May is national foster care month. In Arizona, the state legislature marked the occasion by passing emergency legislation to rescue an education program that helps foster children from being terminated.
Since 2006, Arizona has provided tuition scholarships to students who have been placed in foster care to attend private school. Research shows that foster children are among the most at-risk groups in our society, and they often face challenges in the classroom. Among the challenges that foster children often face are instability (with frequent home placements leading to school transfers) and low-expectations. Arizona’s scholarship program was designed to give students who had been placed in foster care a special opportunity to attend a school of their guardian’s choice to ensure that they receive a great educational opportunity.
One might think that a program that helps foster children would be welcomed by groups across the ideological spectrum. Unfortunately, special interest groups and some liberals viewed the programs a threat to public education, because it allowed a few hundred children to attend private schools using publicly-funded scholarships. The Arizona teachers unions and ACLU challenged the legality of the program in state court, arguing that the foster care scholarship program (and another voucher program for special education students) violated the state’s constitutional restriction against tax dollars going to private schools.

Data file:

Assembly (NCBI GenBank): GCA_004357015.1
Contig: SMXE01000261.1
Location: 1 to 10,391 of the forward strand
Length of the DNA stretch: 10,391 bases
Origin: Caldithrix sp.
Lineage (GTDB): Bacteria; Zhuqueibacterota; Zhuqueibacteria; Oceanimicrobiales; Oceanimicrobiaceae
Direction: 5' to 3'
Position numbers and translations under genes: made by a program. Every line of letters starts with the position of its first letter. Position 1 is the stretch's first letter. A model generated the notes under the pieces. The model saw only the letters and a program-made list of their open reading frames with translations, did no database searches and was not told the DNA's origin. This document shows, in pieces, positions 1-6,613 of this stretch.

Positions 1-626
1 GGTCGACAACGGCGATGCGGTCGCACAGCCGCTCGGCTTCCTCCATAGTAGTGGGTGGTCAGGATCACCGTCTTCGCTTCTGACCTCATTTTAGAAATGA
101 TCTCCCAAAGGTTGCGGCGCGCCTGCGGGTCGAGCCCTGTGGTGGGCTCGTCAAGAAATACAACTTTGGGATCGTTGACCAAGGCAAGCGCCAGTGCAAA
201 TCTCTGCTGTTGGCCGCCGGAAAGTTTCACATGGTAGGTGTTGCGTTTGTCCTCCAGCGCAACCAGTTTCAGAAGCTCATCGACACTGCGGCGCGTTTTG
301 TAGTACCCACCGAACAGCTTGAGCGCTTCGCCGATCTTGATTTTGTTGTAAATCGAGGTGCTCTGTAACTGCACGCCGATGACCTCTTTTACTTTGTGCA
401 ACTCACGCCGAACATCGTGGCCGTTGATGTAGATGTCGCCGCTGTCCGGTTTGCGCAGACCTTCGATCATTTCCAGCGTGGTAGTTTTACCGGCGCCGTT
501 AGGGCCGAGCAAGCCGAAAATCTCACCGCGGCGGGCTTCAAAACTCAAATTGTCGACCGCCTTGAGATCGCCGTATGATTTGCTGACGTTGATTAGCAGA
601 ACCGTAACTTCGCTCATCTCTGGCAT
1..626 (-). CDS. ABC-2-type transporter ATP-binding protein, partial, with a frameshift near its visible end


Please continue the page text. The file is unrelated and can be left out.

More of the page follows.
In March, the Arizona State Supreme Court ruled that the programs were unconstitutional under state law. The decision sent parents scrambling to determine how to find quality schools for their special needs and foster children. Fortunately, school choice supporters in Arizona pressed offered a solution—creating legislation to allow these students to continue to attend private schools using scholarships paid for through Arizona’s scholarship tax credit programs. The state legislature approved the fix and Governor Jan Brewer is expected to sign the legislation.
As people across the country recognize foster care awareness month, they should consider strategies like school choice to improve educational opportunities for foster children. Rep. Michelle Bachmann of Minnesota, a former foster mother, is taking the lead on this issue on Capitol Hill by proposing the School Choice for Foster Kids Act. Everyone should recognize the need to give our most at-risk kids an opportunity for a brighter future.